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If the moon is a rigid body, why do the mass concentrations on the moon make orbits unstable? Doesn't a satellite just orbit the center of mass of it's parent body?

Satellites (e.g. GRACE) seem to be able to measure these things by perturbations in their orbit but I'm not sure how or why. What oversimplification am I making?

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It's often worth considering an extreme example. Suppose, for instance, that we put virtually all of the mass of the moon into four extremely dense "mascons" located near the surface and at the vertices of a square (whose center would, therefore, necessarily coincide with the center of the moon.) Now consider the net gravitational force on a satellite as it orbits at relatively low altitude in the plane of that square. You should be able to convince yourself that the orbit would consist of four relatively low curvature sections when the satellite is far from any of the mascons (and, therefore, subject to a relatively low gravitational force) and four relatively high curvature "corners" as it passes each mascon (and is, therefore, subject to a relatively large gravitational force.) If you are visualizing the resulting orbit correctly, you should see that the satellite might graze the surface in between mascons and reach maximum altitude as it passes each one. The orbital shape would reveal the location of the mascons.

Repeating the gedankenexperiment for different orbital parameters or for different distributions of such high density mascons should make the general principle clear.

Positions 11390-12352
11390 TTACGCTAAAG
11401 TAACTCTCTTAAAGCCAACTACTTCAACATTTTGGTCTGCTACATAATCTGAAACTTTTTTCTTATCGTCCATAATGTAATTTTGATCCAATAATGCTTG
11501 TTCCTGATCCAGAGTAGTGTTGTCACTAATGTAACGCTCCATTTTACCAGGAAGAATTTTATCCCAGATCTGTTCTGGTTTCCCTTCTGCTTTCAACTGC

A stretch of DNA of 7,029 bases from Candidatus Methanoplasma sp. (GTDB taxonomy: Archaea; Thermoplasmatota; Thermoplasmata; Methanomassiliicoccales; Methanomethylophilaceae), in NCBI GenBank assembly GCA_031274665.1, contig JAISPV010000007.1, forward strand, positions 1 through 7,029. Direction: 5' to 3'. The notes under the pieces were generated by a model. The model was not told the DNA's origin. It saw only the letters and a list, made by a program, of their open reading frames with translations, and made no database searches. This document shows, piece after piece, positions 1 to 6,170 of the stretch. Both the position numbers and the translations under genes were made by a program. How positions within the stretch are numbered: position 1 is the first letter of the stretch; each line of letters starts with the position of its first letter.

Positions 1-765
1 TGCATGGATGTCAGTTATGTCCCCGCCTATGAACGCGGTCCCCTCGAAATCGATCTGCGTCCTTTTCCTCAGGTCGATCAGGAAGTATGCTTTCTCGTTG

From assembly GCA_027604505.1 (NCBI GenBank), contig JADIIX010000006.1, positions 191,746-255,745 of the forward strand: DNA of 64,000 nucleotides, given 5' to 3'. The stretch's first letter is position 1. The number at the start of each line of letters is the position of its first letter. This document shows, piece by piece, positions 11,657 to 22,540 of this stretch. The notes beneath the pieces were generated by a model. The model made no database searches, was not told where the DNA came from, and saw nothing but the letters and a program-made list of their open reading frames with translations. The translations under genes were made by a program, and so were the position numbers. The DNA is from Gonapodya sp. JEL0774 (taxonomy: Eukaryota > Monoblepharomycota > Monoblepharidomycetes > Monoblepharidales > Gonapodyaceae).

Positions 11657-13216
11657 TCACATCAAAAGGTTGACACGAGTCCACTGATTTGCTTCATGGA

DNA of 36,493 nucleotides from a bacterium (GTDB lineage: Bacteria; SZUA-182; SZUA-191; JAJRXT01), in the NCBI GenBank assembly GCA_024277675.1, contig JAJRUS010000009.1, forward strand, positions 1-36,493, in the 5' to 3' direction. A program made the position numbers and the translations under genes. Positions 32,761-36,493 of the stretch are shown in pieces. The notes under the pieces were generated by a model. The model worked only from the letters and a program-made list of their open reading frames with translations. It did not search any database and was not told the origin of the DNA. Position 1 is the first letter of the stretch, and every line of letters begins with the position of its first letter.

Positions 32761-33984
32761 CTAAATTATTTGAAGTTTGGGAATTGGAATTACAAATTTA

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The replacement of a body, for gravitational purposes, by the same mass located at the center of mass, is based on the assumption that the body is spherically symmetric. This is usually a good approximation for large body, but not a perfect one.

The earth can be considered as spherical, then as a sphere with an added equatorial bulge, and then as a sphere with bulge with various lumps and bumps down to finer and finer detail...

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Because the moon, like many planetary bodies, is not homogenous in its composition and doesn't express an absolutely even gravitational pull from every side.

When you orbit a body, you are countering the gravitational pull of its entiriety. When you come over a spot with higher density and/or proximity, you are pulled more due to the fact that gravitational force increases based on proximity and mass.

The effects of this can be fairly easily measured with the proper equipment, but I am far from knowing the specifics of that side of things.

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